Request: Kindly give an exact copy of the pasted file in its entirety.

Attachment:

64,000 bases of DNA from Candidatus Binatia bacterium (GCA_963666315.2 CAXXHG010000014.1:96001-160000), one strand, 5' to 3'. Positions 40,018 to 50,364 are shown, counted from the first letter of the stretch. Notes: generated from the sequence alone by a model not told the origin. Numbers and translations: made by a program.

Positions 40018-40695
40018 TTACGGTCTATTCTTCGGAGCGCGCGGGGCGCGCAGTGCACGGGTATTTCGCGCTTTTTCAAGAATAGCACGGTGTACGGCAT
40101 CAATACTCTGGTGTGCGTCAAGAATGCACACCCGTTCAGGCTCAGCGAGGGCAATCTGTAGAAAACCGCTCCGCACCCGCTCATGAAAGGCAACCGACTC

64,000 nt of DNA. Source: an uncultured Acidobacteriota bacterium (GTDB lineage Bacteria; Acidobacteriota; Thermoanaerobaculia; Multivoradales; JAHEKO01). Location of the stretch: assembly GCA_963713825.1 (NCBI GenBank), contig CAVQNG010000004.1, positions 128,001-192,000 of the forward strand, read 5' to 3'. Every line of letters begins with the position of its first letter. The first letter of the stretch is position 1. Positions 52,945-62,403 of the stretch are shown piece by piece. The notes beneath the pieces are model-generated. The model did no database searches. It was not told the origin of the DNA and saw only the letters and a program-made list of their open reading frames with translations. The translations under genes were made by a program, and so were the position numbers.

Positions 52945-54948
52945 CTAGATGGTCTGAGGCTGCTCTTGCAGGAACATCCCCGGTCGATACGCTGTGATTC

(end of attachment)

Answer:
64,000 bases of DNA from Candidatus Binatia bacterium (GCA_963666315.2 CAXXHG010000014.1:96001-160000), one strand, 5' to 3'. Positions 40,018 to 50,364 are shown, counted from the first letter of the stretch. Notes: generated from the sequence alone by a model not told the origin. Numbers and translations: made by a program.

Positions 40018-40695
40018 TTACGGTCTATTCTTCGGAGCGCGCGGGGCGCGCAGTGCACGGGTATTTCGCGCTTTTTCAAGAATAGCACGGTGTACGGCAT
40101 CAATACTCTGGTGTGCGTCAAGAATGCACACCCGTTCAGGCTCAGCGAGGGCAATCTGTAGAAAACCGCTCCGCACCCGCTCATGAAAGGCAACCGACTC

64,000 nt of DNA. Source: an uncultured Acidobacteriota bacterium (GTDB lineage Bacteria; Acidobacteriota; Thermoanaerobaculia; Multivoradales; JAHEKO01). Location of the stretch: assembly GCA_963713825.1 (NCBI GenBank), contig CAVQNG010000004.1, positions 128,001-192,000 of the forward strand, read 5' to 3'. Every line of letters begins with the position of its first letter. The first letter of the stretch is position 1. Positions 52,945-62,403 of the stretch are shown piece by piece. The notes beneath the pieces are model-generated. The model did no database searches. It was not told the origin of the DNA and saw only the letters and a program-made list of their open reading frames with translations. The translations under genes were made by a program, and so were the position numbers.

Positions 52945-54948
52945 CTAGATGGTCTGAGGCTGCTCTTGCAGGAACATCCCCGGTCGATACGCTGTGATTC